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Although Escherichia coli infections are common throughout the developing world, their prevalence patterns in space and over time are not well characterized. We used serial case control data collected from 16 communities in northwestern Ecuador between 2004 and 2010, to examine the prevalence of enteroinvasive E. coli (EIEC) and enterotoxigenic E. coli (ETEC). At its peak, the regional prevalence of EIEC was 8.3 infections/100 persons but this decreased to 1 infection/1,000 persons. The regional prevalence of ETEC ranged from 8 infections/1,000 persons to 3.7 infections/100 persons. The prevalence pattern of EIEC resembled that of a large epidemic whereas the prevalence of ETEC was more stable over time. Here, we provide community-based evidence for temporal shifts in the dominant E. coli pathotype from EIEC to ETEC over a multi-year time period. Furthermore, genotype analysis suggests that a given strain of EIEC and ETEC can persist in this region for long periods, up to 24 and 55 months, respectively.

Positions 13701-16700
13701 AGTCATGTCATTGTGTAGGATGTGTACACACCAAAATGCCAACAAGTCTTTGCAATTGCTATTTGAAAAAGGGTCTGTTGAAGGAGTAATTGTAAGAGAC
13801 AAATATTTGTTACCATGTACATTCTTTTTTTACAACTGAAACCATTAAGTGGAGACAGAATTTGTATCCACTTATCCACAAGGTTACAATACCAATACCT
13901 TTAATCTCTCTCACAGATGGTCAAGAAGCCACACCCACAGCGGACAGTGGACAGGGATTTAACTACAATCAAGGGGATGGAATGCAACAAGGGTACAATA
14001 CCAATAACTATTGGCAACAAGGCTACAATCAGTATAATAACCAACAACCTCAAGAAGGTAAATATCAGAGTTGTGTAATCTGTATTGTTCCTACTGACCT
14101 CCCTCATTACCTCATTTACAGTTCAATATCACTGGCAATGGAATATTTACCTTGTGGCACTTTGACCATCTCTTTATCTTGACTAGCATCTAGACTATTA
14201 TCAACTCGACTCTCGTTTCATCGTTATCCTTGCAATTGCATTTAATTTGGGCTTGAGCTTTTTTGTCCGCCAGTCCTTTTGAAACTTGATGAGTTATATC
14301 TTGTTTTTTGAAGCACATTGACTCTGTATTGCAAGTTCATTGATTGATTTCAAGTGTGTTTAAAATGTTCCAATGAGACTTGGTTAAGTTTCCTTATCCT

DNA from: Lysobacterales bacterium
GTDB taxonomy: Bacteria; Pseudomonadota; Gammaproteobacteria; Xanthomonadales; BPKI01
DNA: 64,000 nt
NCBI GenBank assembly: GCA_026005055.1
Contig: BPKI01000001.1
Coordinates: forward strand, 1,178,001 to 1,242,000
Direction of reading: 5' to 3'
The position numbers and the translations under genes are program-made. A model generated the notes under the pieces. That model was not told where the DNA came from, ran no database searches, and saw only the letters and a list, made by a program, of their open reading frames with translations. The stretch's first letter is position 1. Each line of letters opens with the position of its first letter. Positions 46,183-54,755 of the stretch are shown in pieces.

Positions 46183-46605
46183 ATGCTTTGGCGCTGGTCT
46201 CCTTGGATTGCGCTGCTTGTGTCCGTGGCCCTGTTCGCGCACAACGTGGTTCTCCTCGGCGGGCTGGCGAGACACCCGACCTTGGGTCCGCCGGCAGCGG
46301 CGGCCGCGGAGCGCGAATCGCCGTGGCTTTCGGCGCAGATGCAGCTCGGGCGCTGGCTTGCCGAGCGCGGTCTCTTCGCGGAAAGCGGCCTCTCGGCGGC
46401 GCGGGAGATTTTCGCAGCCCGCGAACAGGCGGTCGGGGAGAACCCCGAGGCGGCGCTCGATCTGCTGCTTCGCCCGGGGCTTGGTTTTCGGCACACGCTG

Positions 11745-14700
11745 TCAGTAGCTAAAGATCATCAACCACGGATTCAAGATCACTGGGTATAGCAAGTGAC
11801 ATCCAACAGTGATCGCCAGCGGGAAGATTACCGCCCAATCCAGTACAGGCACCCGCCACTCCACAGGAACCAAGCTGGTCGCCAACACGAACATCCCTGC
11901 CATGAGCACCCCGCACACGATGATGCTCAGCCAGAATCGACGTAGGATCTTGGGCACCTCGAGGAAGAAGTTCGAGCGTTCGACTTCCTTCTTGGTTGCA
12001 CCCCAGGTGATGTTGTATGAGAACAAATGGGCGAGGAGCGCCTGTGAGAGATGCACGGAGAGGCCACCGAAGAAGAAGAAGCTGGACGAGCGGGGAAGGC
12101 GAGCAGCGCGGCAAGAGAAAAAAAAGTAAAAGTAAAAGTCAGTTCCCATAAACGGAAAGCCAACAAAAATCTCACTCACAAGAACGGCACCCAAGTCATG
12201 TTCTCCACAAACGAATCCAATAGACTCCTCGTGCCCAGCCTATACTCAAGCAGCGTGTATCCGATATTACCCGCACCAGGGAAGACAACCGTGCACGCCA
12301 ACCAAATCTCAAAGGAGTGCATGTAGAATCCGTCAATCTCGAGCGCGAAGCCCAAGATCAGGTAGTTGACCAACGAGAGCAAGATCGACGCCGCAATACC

Financial support: This work was supported by the National Institutes of Health [R01-AI050038] and the University of Michigan Interdisciplinary Training Program in Infectious Diseases, funded by National Institute of Allergy and Infectious Diseases [T32AI 049816].
Authors' addresses: Darlene Bhavnani, Clinton Health Access Initiative, Panama City, Panama, E-mail: firstname.lastname@example.org. Rosa de los Ángeles Bayas and Gabriel Trueba, Microbiology Institute, Universidad San Francisco de Quito, Av. Interoceanica y Pampite S/N. Circulo de Cumbaya, Ecuador, E-mails: email@example.com and firstname.lastname@example.org. Velma K. Lopez, Betsy Foxman, Carl Marrs, and Joseph N. S. Eisenberg, Department of Epidemiology, University of Michigan School of Public Health, Ann Arbor, MI, E-mails: email@example.com, firstname.lastname@example.org, email@example.com, and firstname.lastname@example.org. Lixin Zhang, Department of Epidemiology and Biostatistics. Michigan State University, East Lansing, MI, E-mail: email@example.com. William Cevallos, Universidad Central del Ecuador, Sodiro N14-121 e Iquique, Quito, Ecuador, E-mail: firstname.lastname@example.org.